Toddling Along to Tynecastle

“Coming back to Edinburgh is to me like coming home.”

Don’t let the title mislead you, today was not a another visit to my boyhood heroes, rather a trip to EoSFL Premier Division side Tynecastle who faced Kinnoull just over a mile away from the famous ground they share their name with. It was however a long overdue return to Auld Reekie, my first time in the capital since that ‘Homecoming to Hearts‘ back in May of 2019. No disrespect to my hosts, who are often reported to be a rather exciting side to watch, but I was looking forward to the beer this afternoon just as much as the fitba. My adventure was to begin at a couple of boozers I’d long wanted to report on, both located in the city’s iconic Rose Street; the legendary Dirty Dick’s and a craft ale palace called Fierce Bar Edinburgh.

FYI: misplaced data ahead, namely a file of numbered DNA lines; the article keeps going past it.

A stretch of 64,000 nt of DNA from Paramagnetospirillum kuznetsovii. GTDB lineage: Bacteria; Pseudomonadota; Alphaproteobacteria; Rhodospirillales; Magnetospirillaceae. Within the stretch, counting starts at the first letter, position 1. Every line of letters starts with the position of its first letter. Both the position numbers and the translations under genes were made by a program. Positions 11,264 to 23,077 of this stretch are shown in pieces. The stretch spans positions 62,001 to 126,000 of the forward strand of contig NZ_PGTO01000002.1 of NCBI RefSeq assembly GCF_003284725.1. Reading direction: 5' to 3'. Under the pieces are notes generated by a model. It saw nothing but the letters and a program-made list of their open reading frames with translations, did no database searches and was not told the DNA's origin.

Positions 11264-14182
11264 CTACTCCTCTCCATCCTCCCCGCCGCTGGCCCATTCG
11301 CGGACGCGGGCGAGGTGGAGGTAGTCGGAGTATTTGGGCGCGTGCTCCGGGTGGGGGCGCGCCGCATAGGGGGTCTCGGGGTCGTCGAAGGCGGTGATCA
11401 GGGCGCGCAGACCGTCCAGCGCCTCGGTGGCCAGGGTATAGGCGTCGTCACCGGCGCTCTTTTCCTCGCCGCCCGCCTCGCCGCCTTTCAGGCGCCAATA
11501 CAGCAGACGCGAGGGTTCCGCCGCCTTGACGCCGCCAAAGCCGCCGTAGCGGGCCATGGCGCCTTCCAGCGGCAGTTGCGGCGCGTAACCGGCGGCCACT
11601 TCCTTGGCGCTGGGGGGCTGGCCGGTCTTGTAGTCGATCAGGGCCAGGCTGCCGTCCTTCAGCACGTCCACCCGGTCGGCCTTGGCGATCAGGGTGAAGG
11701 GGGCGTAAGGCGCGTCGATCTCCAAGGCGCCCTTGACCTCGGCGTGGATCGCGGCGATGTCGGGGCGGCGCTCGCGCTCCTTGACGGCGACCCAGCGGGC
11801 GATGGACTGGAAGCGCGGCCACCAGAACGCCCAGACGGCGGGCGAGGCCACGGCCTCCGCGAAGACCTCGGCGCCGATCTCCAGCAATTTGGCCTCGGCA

Forget the badge that has 1928 embroidered upon it, this Tynecastle Football Club began life in 2005 as an amalgamation of future megastar factory Tynecastle Boys Club (who in fairness were formed ninety six years ago) and senior side Tollcross United. Dressed like Arsenal and based at Fernieside Recreation Park, Tollcross were founded in 1971 and played in the EoSFL from ’87 until the merger. Never making much of an impact in the league, their sole success with silverware came in 1998 when they lifted the very much still prestigious Alex Jack Cup. In a statement made back in 2005, United’s secretary Alistair Wilkie said the coming together of the two clubs was because his side: “struggled to encourage young players to join and the tie up with Tynecastle is the only way forward.” Regardless of the reasoning, the move has been a good one for all concerned. The new club has an Alex Jack Cup as well as a South & East of Scotland Cup-Winners Shield to boast about and, despite the influx of strong Junior clubs into the East of Scotland set-up, have solidified their position as a Premier Division team.